) is an online movie streaming company that competes with cable and
satellite operators like Time Warner Cable (
), Comcast (
), Dish Network (
) and DirecTV (
) for streaming and pay-TV services, as well as video rental
services like Redbox.
Our price estimate for Netflix's stock stands at
, significantly below the current market price. The price
difference is largely attributable to our concerns over market
saturation for Netflix. In our previous article on the subject, we
quantified the subscriber base outlook implied by Netflix's current
market price (
Netflix Stock is a Risky Bet with Market Saturation
on the Horizon
One developing trend in this market is the growing popularity of
streaming. Netflix has made moves to beef up its online content,
striking deals with Starz, Epix, Disney and Relativity Media. This
gradual shift has led to decreases in DVDs shipped per subscriber,
as illustrated in the chart below and examined more thoroughly in
one of our earlier analyses (
Netflix Seeing Shift Towards Fewer DVD Shipments
However, Netflix now appears to be getting more aggressive on
this front. While Netflix has passively benefited in the past from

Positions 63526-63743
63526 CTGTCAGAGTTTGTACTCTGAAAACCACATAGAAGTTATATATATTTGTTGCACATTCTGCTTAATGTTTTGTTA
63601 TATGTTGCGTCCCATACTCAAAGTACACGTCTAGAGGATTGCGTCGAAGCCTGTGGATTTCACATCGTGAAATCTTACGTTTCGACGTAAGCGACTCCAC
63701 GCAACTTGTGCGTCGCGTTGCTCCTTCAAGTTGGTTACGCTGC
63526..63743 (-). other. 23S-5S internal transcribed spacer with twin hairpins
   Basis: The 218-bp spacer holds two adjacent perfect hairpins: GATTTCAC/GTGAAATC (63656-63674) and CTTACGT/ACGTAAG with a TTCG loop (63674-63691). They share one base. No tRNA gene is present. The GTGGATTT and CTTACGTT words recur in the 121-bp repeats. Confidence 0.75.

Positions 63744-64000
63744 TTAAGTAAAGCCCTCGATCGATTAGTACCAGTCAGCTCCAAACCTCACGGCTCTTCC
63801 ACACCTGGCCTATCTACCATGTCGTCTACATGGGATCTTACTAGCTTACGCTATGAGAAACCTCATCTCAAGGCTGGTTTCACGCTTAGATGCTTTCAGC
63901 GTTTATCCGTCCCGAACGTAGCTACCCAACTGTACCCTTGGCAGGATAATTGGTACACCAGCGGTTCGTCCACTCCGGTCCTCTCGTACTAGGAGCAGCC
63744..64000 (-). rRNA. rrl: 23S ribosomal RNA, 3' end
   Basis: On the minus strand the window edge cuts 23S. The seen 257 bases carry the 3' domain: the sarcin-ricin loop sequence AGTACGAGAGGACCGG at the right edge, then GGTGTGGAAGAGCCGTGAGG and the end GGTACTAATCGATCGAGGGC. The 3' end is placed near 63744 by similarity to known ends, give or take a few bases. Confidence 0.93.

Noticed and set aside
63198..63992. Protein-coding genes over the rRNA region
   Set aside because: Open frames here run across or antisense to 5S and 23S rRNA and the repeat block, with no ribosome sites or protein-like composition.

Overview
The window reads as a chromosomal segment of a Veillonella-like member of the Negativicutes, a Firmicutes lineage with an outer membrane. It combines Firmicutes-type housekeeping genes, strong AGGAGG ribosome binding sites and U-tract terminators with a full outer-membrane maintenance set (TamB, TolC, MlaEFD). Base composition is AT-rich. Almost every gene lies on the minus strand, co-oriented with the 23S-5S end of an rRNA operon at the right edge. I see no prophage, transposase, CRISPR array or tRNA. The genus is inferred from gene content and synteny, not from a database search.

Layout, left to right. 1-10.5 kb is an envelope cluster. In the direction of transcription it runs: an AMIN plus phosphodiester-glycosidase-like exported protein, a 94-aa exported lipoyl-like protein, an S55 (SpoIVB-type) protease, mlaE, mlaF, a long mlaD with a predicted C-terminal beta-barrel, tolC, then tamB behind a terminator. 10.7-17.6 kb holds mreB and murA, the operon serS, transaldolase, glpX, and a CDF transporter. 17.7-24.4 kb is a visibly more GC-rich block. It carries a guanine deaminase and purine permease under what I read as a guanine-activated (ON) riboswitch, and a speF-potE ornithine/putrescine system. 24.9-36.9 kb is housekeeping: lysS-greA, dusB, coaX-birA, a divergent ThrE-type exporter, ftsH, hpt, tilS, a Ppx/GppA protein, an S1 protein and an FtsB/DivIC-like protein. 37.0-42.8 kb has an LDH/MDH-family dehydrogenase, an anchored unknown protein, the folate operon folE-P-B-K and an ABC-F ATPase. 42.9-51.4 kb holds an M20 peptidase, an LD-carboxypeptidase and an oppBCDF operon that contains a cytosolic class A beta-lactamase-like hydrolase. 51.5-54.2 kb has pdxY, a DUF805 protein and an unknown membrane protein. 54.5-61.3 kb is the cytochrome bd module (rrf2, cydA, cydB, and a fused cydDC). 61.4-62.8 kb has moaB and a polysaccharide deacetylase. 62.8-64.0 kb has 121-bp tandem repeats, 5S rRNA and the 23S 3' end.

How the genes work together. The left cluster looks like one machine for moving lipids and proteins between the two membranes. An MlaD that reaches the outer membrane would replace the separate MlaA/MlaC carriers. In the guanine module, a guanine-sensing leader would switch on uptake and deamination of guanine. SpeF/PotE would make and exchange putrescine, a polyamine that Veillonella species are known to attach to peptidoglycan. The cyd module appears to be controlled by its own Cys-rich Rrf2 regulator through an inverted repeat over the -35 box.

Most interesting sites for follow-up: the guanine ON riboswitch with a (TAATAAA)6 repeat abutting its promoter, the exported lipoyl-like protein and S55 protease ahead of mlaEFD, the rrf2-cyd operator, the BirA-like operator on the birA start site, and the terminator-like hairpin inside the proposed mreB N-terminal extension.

a shift towards fewer DVD shipments, its latest initiative will
play a more active role in accelerating the trend.
Is Shift Away from DVDs Becoming More Forced?
Netflix recently announced that it is removing "DVD queue"
functionality from streaming devices such as mobile phones,
consoles, and tablet computers. Customers will no longer be able to
build and manage their DVD queue from these devices, restricting
their ability to make on-the-fly decisions regarding their DVD wish
list; they will instead have to visit the Netflix website from a
computer in order to access this functionality. The decision has
triggered a widespread negative response from Netflix customers, as
evidenced by recent comments on the company's blog.
Although Netflix claims that the decision was made in order to
free up resources and better focus on streaming content, we think
that the company may be looking to funnel more customers towards
streaming, increasing profitability of this segment in the face of
rising content acquisition costs. It is unlikely that Netflix is
specifically moving to push existing customers towards
streaming-only plans, as these offerings typically command lower
per user subscription fees. But hybrid DVD/streaming subscribers
would certainly appreciate the flexibility and convenience of
having all features accessible from any device.
As consumers spend more time on mobile devices, could Netflix be
looking to shift their focus away from the company's core DVD
rental business? We note that a reduction in DVD shipments leads to
cost saves on postage for Netflix.
We don't anticipate this move to be a catalyst for current
subscribers to seek streaming-only plans, as the content available
online still pales in comparison to the variety of DVD content.
However, it will be interesting to see how the decision affects
brand image and future subscriber additions. The chart below
highlights Netflix's stock value sensitivity to subscriber
Register to win a free iPad. Visit our home page
See our full analysis for Netflix stock here.